“For that Navy Seal, he doesn’t know if the person idling in the car watching them is a bad guy planning something, or maybe it is the father of a kid waiting for him to finish his Torah lesson,” Cohen said, referring to a hired guard on duty at a hypothetical synagogue. “Maybe a retired person… who grew up in that synagogue, who grew up in that neighbourhood, he knows everybody. He knows who belongs and who doesn’t belong to the street.”
Although Cohen didn’t elaborate, he said such volunteer systems are in place in Montreal and even in some Jewish schools in Toronto. It is also done for High Holiday services at many congregations, including Vancouver’s Congregation Beth Israel.
“That volunteer, with the help of a security company, is the perfect combination because that retired person could come and say to the younger guard, ‘Hey, go check this. Hey, go check that.’ Cohen said. “[When] you have members of that place protecting their kids, grandkids, relatives, friends that are inside, on rotations, that’s what’s important because they’re invested by life and that’s priceless.”
Budget restraints a problem
“The volunteer person or team of people should be empowered to deny access to any unknown person(s) wishing to gain access,” said Douglas Macy, the owner of Trust 1 Security, who advises Beit Rayim Synagogue in Vaughan, Ont., on security. “They should be well versed on the threats and the challenges facing all of us, as these threats exist all the time, not just on High Holidays.”
Macy acknowledges that financial considerations are a big factor for congregations who must try to balance safety with budget realities. Hiring security guards on a full-time basis—and not just for the major Jewish holidays and events—is often unaffordable.
“On the Sabbath, when our budgets cannot support the extra cost of additional security and paid-duty police officers, we must lean on our volunteers,” Macy said.
In the United Kingdom, the government provides the equivalent of $23 million (£14 million) to a Jewish charity known as the Community Safety Trust (CST) to pay for private guards at buildings and 1,000 events per year. According to Adam Cohen, similar programs exist in some Central and South American countries.
“So I think Jewish communities here are starting to watch what other communities that have been facing that threat for longer have been doing, “ Cohen said in an interview on Jan. 16. “Now people are more open to the fact that, okay, what can we do now? So I think we’re there.”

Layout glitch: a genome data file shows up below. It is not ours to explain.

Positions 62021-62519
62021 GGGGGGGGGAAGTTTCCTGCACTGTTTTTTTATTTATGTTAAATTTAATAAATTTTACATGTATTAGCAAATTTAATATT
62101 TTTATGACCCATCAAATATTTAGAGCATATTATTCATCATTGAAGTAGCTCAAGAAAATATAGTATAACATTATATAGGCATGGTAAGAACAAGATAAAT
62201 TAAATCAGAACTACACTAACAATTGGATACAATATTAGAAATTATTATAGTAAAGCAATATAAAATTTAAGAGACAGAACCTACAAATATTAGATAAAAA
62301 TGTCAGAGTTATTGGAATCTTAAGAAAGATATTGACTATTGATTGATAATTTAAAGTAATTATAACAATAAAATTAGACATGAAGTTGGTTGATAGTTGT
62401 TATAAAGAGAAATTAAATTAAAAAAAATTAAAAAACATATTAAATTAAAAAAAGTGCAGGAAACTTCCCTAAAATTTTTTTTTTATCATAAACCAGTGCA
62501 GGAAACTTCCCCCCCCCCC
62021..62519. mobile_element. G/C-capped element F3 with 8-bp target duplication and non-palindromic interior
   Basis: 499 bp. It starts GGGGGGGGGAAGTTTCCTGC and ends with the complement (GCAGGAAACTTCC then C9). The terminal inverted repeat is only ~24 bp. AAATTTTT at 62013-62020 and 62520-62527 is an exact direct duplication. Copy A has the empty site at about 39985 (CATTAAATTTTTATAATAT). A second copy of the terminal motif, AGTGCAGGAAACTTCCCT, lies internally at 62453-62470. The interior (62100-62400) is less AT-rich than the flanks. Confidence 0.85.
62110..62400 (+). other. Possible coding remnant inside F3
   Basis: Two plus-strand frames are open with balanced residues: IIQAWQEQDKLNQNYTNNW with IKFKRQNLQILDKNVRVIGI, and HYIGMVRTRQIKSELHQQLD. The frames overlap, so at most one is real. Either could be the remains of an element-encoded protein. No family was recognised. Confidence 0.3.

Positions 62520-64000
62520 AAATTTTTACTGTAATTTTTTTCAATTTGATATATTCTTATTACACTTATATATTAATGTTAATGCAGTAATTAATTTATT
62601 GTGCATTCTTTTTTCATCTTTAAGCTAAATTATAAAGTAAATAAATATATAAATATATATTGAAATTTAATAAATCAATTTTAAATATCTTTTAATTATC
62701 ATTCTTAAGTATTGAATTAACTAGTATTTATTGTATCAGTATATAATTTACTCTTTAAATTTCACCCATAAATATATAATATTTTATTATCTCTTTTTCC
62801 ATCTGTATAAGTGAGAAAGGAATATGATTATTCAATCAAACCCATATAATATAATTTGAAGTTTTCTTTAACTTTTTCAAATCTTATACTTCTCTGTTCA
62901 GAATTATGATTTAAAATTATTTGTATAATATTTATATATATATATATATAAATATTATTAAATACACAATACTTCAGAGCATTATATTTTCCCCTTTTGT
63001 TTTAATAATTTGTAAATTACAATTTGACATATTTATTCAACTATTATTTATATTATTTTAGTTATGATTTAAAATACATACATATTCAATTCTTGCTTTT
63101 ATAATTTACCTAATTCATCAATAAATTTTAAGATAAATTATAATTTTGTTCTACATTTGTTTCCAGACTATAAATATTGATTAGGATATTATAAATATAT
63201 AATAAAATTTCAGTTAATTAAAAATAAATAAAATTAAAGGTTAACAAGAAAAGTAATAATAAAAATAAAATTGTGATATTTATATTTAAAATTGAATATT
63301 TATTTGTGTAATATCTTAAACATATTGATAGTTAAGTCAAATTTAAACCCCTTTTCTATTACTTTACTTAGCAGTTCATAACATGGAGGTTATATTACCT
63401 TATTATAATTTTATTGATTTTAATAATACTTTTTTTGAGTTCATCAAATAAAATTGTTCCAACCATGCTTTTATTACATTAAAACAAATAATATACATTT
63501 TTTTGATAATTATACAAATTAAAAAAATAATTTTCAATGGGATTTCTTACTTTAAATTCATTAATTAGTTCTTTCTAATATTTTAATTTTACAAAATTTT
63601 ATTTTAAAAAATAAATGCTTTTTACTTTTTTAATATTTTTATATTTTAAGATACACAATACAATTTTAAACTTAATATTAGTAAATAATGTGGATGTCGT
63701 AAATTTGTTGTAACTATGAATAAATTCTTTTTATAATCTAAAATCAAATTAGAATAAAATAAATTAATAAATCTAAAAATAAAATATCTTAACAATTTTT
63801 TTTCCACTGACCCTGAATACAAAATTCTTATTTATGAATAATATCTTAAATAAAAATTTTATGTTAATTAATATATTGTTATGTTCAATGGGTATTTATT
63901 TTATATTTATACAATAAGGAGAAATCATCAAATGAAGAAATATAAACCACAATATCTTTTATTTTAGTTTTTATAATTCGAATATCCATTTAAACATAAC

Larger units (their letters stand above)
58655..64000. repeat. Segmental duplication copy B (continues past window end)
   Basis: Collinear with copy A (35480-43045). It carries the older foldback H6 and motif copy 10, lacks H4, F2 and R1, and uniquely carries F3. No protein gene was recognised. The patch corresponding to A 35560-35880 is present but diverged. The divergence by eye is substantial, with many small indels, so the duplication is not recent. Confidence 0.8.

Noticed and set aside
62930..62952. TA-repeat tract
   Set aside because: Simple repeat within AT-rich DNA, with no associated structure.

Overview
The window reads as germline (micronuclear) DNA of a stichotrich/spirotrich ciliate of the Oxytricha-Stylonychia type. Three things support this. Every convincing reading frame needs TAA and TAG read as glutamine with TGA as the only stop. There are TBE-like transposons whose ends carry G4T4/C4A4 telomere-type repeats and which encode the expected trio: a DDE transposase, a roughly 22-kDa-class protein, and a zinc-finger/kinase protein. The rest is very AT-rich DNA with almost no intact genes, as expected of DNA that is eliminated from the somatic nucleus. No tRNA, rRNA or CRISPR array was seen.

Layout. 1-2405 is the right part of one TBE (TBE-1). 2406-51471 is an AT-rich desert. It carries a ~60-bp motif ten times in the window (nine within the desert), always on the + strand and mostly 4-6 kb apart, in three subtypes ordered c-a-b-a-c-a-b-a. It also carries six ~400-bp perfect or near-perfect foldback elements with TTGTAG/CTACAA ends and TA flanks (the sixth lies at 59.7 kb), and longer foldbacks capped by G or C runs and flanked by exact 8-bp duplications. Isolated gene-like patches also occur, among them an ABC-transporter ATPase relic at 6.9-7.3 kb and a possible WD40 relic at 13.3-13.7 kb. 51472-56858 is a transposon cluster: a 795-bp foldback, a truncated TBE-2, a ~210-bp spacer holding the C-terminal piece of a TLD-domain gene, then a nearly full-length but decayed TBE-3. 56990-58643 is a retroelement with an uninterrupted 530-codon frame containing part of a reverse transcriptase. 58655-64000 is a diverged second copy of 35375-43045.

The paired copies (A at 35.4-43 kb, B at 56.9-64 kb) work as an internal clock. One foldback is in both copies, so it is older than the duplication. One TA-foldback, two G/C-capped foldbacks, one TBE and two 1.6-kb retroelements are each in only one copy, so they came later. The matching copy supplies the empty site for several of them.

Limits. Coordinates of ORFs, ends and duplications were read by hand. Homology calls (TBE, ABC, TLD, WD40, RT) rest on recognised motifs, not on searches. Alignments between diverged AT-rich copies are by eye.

SIP grants from Ottawa
For over a decade, the Canadian Department of Public Safety has allotted money through SIP to cover physical security systems. Although it is open to all faith groups who are targets of hate crimes, many of the approved applications have been for Jewish camps, schools, synagogues and community organizations.
- It paid for Beth Torah synagogue in Toronto to install a closed-circuit security camera system and cover their windows with safety film. Of the total cost, $20,657.55 was covered by the Canadian government in 2019.
- In 2019, Ottawa paid $68,675.00 for Calgary’s Chabad Centre for Jewish Life on Forge Road SE to buy anti-graffiti spray, an alarm system, extra lighting and window covering, plus a closed-circuit television security monitoring system.
In recent years, the eligibility has expanded to respond to the needs for training, and now successful SIP applicants can get up to $10,000 to cover that.
In 2020, Montreal’s Congregation Shaar Hashomayim received $20,802.56 for a closed-circuit television monitoring system, lights, and training. A year later, in January 2021, the synagogue was the target of vandalism, when swastikas were sprayed on the building’s doors. A man was arrested a short distance away, after an alert security guard noticed the attack, and called police. The event could have been much worse: the suspect was in possession of a gas canister.
Security situation demands it
During the federal election campaign in the fall of 2021, Canadian Jewish groups including CIJA approached candidates to expand what SIP covers for training, and to bring in a separate, dedicated security fund, modelled after the one in the United Kingdom.
Since Texas, that lobbying has become more urgent.
“We think the security situation demands it,” Martin Sampson, a spokesman for CIJA, said in an interview on Jan. 17. “The security of the Jewish community is our highest priority.”
Five tips for synagogues to stay safe:
- Windows: Laminated to ensure that they cannot be broken.
- Window frames: Of solid construction to ensure that they cannot be forced open
- Exterior perimeter: Keep trees far enough away from the building that they cannot be used as access tools into the building or on to a roof. Keep work tools like ladders or gardening tools under lock and key.
- Alarm systems: Include sensors for glass breaks and window/door contacts, keep them on and monitored at all times. Motion sensors when building is not occupied. Panic buttons should also be considered.
- Security cameras: Focus on the perimeter of the building, parking lots, all entrances and interior common areas. Store video recordings for at least 30 to 45 days. Keep cameras cleaned. License plate recognition cameras can be deployed in key areas.
- Main entrance doors: Should be attended by volunteers and support staff including security guards and police services. All other doors are to be locked at all times and checked to ensure they remain locked.
—Douglas Macy, owner, Trust 1 Security.